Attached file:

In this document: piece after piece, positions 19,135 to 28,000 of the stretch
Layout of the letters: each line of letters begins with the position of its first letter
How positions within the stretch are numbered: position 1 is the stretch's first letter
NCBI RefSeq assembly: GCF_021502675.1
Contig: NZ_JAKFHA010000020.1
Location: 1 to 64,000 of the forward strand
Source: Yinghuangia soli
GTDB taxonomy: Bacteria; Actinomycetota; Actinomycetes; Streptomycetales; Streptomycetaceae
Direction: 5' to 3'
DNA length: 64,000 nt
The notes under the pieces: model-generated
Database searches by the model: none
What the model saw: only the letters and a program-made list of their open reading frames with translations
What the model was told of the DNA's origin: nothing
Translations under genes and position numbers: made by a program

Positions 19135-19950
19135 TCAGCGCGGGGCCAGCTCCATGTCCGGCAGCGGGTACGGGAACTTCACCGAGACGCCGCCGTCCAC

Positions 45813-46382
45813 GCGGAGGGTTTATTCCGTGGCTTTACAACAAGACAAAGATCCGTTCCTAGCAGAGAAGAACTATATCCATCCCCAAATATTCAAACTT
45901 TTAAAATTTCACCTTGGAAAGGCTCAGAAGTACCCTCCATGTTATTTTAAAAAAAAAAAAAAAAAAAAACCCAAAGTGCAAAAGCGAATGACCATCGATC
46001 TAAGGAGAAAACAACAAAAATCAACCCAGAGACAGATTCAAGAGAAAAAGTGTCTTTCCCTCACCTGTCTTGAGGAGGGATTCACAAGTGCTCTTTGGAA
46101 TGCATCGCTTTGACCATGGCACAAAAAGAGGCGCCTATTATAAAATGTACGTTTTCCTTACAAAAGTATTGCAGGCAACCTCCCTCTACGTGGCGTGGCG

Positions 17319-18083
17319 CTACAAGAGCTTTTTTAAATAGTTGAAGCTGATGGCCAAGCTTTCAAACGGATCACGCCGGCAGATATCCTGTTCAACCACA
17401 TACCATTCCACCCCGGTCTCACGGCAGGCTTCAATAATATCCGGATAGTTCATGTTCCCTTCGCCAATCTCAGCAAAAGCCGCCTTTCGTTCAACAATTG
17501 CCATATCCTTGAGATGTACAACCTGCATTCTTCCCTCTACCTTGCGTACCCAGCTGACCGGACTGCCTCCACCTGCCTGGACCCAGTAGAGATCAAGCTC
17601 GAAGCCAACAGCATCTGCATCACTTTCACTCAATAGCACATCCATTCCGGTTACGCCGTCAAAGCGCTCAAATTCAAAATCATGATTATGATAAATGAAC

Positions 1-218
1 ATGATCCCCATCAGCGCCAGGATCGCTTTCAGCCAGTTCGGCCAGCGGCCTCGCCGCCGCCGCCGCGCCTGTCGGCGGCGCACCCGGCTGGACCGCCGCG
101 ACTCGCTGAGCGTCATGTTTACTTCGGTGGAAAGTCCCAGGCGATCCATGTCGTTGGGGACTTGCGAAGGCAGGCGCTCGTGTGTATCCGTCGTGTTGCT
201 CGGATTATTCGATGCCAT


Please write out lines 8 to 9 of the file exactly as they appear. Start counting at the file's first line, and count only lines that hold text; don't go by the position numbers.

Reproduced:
GTDB taxonomy: Bacteria; Actinomycetota; Actinomycetes; Streptomycetales; Streptomycetaceae
Direction: 5' to 3'